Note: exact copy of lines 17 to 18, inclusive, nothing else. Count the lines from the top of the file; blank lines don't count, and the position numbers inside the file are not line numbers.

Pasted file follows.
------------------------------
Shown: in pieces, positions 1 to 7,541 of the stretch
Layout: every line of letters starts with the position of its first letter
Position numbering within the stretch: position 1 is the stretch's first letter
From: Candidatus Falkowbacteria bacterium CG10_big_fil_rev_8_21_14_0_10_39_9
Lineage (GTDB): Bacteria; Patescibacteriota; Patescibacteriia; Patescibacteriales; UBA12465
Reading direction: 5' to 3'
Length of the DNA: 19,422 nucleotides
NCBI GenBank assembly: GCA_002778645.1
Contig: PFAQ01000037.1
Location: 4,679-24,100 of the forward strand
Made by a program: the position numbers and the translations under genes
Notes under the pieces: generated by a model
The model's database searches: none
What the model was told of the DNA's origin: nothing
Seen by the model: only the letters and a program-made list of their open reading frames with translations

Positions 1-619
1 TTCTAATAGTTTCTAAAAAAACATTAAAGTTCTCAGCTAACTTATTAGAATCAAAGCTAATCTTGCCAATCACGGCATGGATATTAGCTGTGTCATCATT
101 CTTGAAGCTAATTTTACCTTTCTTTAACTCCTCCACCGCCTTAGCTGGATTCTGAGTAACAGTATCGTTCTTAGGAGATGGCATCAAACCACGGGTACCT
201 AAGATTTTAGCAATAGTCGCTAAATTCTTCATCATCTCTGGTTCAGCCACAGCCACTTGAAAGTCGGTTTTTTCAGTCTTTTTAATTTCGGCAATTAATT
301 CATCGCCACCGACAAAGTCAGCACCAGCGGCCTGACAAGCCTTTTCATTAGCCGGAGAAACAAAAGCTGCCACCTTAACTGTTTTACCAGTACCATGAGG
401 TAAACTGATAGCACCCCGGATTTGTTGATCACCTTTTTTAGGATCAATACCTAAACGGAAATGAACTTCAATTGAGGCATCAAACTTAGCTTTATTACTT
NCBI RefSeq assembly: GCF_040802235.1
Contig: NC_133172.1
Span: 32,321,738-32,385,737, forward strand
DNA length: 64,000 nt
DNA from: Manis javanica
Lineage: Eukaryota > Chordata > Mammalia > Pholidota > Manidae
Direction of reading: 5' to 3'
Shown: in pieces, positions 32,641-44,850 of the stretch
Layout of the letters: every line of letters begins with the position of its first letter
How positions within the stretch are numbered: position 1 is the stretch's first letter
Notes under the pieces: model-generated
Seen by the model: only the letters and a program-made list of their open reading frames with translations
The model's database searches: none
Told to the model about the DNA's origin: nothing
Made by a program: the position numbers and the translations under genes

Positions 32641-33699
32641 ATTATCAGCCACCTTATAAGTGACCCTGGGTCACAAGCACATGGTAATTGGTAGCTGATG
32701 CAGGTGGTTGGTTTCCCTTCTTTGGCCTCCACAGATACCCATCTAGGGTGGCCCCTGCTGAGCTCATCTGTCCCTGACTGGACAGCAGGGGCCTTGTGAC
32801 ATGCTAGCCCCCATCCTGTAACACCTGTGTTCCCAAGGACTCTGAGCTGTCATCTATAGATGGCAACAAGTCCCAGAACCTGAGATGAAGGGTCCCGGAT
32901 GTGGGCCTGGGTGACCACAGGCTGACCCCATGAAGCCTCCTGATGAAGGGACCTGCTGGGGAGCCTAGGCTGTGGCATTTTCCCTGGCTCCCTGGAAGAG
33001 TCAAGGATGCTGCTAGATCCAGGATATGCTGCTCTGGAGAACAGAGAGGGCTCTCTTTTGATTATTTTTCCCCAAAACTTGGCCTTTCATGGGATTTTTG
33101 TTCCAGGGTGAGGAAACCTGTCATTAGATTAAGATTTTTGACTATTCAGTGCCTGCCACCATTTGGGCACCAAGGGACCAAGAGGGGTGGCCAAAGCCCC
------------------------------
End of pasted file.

1 TTCTAATAGTTTCTAAAAAAACATTAAAGTTCTCAGCTAACTTATTAGAATCAAAGCTAATCTTGCCAATCACGGCATGGATATTAGCTGTGTCATCATT
101 CTTGAAGCTAATTTTACCTTTCTTTAACTCCTCCACCGCCTTAGCTGGATTCTGAGTAACAGTATCGTTCTTAGGAGATGGCATCAAACCACGGGTACCT